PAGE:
Director: John Krokidas
Cast: Daniel Radcliffe, Dane DeHaan, Ben Foster, Elizabeth Olsen, Jack Huston, Michael C. Hall, Kyra Sedgwick, Jennifer Jason Leigh
RunTime: 1 hr 45 mins
Rating: R21 (Homosexual Content)
Released By: GV & Scorpio East Pictures
Official Website: http://sonyclassics.com/killyourdarlings/
Opening Day: 6 March 2014
Synopsis: The movie stars Daniel Radcliffe and is about the previously untold story of murder that brought together a young Allen Ginsberg (Radcliffe), Jack Kerouac (Huston) and William Burroughs (Foster) at Columbia University in 1944, providing the spark that would lead to their Beat Revolution. This is the true story of friendship and murder that led to the birth of an entire generation.
If the phrase ‘kill your darlings’ doesn’t immediately leap at you, you’d probably want to think twice before attending this dark coming-of-age story with ‘Harry Potter’s’ Daniel Radcliffe in the role of a very different kind of boy prodigy. Indeed, this first feature by director John Krokidas takes as its subject matter the Beat generation, a group of American writers who came into prominence in the 1950s that were notorious for rejecting social norms, expressing alternative sexualities and whose works portrayed extremes in human condition and emotion.
Unless you’re a literary type, you are unlikely to have heard of the names Allen Ginsberg, Lucien Carr, William S. Burroughs and Jack Kerouac. Radcliffe plays the first of them, a youthful Ginsberg to be more precise, at a time when he was still a rapturous Columbia University freshman coming into his own. Not only was he a writer struggling to break free from the shackles of literary classicism, Ginsberg was also as an individual coming to terms with his own sexuality as a gay man amidst the homophobic inclinations of society. It was at Columbia that he meets the dangerous and charismatic Carr (Dane DeHaan), whose derring-do the Jewish kid from New Jersey is instantly smitten with.
Completing the ‘unholy Trinity’ is Burroughs (Ben Foster), a Harvard man who hails from a privileged background and has a particular fondness for pornography and drugs, as well as Kerouac (Jack Huston), a randy ex-jock who stays with a live-in girlfriend (Elizabeth Olsen) he regularly cheats on and quarrels with. Burroughs and Kerouac are but sideshows though; Krokidas and his co-scripter Austin Bunn (who is also given story credit) focus instead on Carr’s influence on the life and poetry of Ginsberg as the latter becomes inexorably drawn to the former’s seductive wit and bravado.
This is a period of both emotional and artistic growth for Ginsberg, who joined Carr, Burroughs and Kerouac in defining the radical movement called the ‘New Vision’ through a merry blend of protest, Dadaism and performance art. There is however no mistaking the other less than rational impulses associated with the creative process at work here; indeed, Ginsberg is motivated not just by the thrill of challenging conventional rules about rhyme and meter, but also by his obsession with winning Carr’s affections, which ultimately motivates him to impress Ginsberg with his literary works.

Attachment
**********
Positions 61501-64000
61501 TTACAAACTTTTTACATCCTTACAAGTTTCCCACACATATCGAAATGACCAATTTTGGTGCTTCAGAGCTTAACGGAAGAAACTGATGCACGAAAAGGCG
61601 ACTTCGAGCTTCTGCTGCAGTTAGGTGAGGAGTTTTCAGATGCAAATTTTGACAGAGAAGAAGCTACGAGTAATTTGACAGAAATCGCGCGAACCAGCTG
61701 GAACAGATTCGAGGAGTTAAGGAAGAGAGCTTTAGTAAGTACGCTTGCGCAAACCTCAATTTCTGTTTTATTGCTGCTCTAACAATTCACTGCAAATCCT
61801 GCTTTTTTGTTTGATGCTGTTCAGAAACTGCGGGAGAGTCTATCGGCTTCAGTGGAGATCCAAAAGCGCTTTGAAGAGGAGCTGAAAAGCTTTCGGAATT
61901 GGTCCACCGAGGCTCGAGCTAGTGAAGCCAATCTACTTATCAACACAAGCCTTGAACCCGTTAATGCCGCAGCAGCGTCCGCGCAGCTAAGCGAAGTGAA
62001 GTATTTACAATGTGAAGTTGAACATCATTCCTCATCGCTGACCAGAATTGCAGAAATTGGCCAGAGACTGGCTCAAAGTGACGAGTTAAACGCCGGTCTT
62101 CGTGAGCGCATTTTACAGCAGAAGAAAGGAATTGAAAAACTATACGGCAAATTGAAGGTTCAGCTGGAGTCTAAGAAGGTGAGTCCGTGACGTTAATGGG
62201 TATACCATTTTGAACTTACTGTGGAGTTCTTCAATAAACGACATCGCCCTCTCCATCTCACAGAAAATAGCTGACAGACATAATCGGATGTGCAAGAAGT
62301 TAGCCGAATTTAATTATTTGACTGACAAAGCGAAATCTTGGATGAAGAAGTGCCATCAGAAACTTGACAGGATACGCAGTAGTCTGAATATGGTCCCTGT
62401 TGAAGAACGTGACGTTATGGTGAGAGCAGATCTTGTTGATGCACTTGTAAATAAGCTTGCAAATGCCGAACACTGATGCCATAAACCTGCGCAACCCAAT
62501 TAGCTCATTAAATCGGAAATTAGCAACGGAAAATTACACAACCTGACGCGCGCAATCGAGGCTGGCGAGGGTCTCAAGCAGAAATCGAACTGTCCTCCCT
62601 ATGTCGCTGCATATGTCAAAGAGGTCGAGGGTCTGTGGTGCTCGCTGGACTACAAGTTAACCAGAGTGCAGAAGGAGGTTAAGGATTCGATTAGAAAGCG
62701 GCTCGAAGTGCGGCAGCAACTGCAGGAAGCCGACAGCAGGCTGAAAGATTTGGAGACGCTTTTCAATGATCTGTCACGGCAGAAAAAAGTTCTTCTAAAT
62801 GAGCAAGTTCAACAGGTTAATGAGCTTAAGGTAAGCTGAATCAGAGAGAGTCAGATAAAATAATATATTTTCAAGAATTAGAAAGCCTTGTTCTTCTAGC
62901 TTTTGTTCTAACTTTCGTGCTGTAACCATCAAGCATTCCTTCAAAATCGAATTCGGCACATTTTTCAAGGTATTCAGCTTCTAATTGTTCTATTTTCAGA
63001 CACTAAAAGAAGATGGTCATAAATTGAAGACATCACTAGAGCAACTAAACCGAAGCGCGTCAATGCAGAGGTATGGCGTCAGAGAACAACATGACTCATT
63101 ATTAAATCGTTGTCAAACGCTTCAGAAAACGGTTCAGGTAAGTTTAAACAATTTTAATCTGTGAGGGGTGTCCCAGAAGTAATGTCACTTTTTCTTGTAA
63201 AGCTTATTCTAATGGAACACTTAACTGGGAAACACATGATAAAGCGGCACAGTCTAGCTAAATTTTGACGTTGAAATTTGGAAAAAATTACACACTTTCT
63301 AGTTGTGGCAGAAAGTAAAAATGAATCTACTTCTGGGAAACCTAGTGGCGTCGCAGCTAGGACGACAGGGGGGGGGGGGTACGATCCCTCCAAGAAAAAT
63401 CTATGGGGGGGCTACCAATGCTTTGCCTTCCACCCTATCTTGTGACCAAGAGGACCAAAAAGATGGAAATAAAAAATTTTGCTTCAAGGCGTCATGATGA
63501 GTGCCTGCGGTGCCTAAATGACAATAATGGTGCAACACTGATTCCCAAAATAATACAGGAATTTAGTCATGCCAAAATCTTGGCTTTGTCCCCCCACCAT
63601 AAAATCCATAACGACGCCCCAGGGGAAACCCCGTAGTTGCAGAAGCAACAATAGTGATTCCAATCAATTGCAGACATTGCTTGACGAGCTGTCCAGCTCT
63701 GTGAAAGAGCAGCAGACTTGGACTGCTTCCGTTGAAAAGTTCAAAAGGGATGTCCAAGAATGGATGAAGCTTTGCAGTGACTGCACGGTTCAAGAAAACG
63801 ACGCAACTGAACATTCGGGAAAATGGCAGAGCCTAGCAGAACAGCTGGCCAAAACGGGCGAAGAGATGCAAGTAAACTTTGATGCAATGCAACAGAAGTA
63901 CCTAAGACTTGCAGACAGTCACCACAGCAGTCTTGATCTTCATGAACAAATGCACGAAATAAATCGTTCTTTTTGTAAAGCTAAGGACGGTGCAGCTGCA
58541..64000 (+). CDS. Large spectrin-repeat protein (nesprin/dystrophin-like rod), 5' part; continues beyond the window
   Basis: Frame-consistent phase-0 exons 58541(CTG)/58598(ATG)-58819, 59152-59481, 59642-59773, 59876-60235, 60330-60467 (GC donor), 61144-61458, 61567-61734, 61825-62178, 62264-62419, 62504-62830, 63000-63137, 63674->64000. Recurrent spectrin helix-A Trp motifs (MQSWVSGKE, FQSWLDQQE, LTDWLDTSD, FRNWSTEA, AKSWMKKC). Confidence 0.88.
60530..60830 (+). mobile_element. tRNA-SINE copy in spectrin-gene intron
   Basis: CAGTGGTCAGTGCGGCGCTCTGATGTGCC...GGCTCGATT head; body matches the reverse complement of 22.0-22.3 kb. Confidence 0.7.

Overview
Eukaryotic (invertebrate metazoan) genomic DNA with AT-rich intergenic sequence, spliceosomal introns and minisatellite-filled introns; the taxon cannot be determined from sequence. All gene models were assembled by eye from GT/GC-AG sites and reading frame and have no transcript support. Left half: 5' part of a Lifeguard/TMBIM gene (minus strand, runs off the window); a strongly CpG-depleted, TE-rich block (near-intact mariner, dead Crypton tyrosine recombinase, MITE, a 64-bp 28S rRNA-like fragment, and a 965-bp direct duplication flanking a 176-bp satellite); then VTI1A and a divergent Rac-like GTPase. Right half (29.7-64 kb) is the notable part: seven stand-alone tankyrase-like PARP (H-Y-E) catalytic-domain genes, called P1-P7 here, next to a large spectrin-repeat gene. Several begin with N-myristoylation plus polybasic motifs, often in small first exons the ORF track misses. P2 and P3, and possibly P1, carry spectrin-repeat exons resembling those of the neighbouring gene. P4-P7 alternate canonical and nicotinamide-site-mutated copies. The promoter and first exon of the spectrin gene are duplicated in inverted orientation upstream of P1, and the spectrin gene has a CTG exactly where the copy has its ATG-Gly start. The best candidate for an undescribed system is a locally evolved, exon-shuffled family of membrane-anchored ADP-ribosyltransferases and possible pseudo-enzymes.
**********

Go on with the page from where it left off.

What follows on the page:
But to those familiar with these Beat generation artists, the more interesting story arc here lies with Carr’s relationship with an older man named David Kammerer (Michael C. Hall). Krokidas teases his audience by keeping the exact nature of their relationship deliberately vague until late into the movie; all we do know during the first half is that the two go way back to when Carr was in Chicago, and Ginsberg sees Kammerer as his romantic rival despite the latter warning him about getting too close to Carr.
History will reveal that Carr had in fact fatally stabbed Kammerer in 1944 and turned himself in for the crime, although he had alleged his act was in self-defense to provocation by a known homosexual. While the truth may forever be lost, Krokidas offers a different perspective from Ginsberg’s point of view, i.e. that Kammerer was no more than a victim of Carr’s emotional and psychological manipulation and whose murder was really much more premeditated than Carr had for many years portrayed it to be. Suffice to say that the film’s sympathies aren’t with Carr, who had in real-life broken from the group after the murder and demanded that Ginsberg remove his name from the latter’s maiden publication ‘Howl and Other Poems’ which he had dedicated to Carr.
That we feel so strongly against Carr is testament to DeHaan’s mesmering performance, whose smoldering charm you’re unlikely to be immune to. DeHaan and Radcliffe share genuine chemistry, with Radcliffe complementing his co-star’s febrile presence by a sensitive and nuanced portrayal of Ginsberg’s journey of sexual and artistic discovery. At some points, one gets the feeling that Radcliffe is trying too hard to shake off his ‘Harry Potter’ image, but you can hardly fault the earnestness and commitment by which he throws himself into the role.
It’s not difficult to see then why this picture was so titled; like the titular advice given to writers about editing out the parts that you love most, the question about indulgence and inspiration is similarly posed to the viewer as we watch these characters go about their formative years before eventually transforming into the artists that we know them as. Yet, there is an esoteric quality to the entire movie which is simultaneously alluring and alienating, in particular as it relates to the destructive nature of the creative process; ‘Kill Your Darlings’ won’t be a film that speaks to everyone, but to those who understand such a process, its combination of creativity and emotional upheaval will certainly prove meaningful.
(Daniel Radcliffe completes a daring transformation from 'Harry Potter' into an adult thespian in this alternately mesmering and yet alienating portrayal of the complex nature of the creative process)
Review by Gabriel Chong